Staff Publications

Staff Publications

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    'Staff publications' is the digital repository of Wageningen University & Research

    'Staff publications' contains references to publications authored by Wageningen University staff from 1976 onward.

    Publications authored by the staff of the Research Institutes are available from 1995 onwards.

    Full text documents are added when available. The database is updated daily and currently holds about 240,000 items, of which 72,000 in open access.

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Record number 400714
Title Critical assessment of three high performance liquid chromatography analytical methods for food carotenoid quantification
Author(s) Dias, M.G.; Oliveira, L.; Camoes, M.F.G.F.C.; Nunes, B.; Versloot, P.; Hulshof, P.J.M.
Source Journal of Chromatography. A, Including electrophoresis and other separation methods 1217 (2010)21. - ISSN 0021-9673 - p. 3494 - 3502.
Department(s) Chair Nutrition and Disease
Chair Nutrition Metabolism and Genomics
Chair Nutrition and Health over the Lifecourse
Publication type Refereed Article in a scientific journal
Publication year 2010
Keyword(s) vegetables - fruits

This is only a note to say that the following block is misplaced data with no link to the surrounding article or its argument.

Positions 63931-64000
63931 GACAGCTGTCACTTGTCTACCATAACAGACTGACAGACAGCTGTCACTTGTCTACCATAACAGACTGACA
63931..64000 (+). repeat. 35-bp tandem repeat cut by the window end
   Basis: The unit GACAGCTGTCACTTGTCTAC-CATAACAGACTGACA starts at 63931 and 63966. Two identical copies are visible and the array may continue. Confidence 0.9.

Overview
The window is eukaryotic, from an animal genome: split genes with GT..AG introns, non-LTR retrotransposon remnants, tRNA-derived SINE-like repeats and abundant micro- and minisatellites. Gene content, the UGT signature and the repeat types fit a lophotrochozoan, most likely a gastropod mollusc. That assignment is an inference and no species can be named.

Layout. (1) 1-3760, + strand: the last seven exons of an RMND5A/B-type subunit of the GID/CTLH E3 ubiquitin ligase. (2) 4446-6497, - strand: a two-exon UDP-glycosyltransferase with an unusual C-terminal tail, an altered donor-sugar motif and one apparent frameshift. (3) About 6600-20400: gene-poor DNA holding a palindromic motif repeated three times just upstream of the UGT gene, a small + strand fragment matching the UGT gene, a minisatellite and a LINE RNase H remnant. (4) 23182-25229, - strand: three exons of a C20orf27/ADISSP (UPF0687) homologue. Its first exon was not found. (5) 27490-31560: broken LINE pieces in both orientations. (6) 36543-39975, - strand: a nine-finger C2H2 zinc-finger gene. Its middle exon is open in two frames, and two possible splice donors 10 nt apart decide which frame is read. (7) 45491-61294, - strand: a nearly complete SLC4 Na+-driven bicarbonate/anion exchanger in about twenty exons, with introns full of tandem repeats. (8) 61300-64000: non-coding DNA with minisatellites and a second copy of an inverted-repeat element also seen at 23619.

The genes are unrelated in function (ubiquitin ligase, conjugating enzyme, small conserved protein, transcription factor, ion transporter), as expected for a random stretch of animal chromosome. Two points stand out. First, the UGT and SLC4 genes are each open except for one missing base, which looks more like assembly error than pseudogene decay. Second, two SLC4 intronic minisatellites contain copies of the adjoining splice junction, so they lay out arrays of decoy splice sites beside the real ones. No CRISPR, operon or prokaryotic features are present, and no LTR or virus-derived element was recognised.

Abstract Three sets of extraction/saponification/HPLC conditions for food carotenoid quantification were technically and economically compared. Samples were analysed for carotenoids a-carotene, ß-carotene, ß-cryptoxanthin, lutein, lycopene, and zeaxanthin. All methods demonstrated good performance in the analysis of a composite food standard reference material for the analytes they are applicable to. Methods using two serial connected C18 columns and a mobile phase based on acetonitrile, achieved a better carotenoid separation than the method using a mobile phase based on methanol and one C18-column. Carotenoids from leafy green vegetable matrices appeared to be better extracted with a mixture of methanol and tetrahydrofuran than with tetrahydrofuran alone. Costs of carotenoid determination in foods were lower for the method with mobile phase based on methanol. However for some food matrices and in the case of E–Z isomer separations, this was not technically satisfactory. Food extraction with methanol and tetrahydrofuran with direct evaporation of these solvents, and saponification (when needed) using pyrogallol as antioxidant, combined with a HPLC system using a slight gradient mobile phase based on acetonitrile and a stationary phase composed by two serial connected C18 columns was the most technically and economically favourable method
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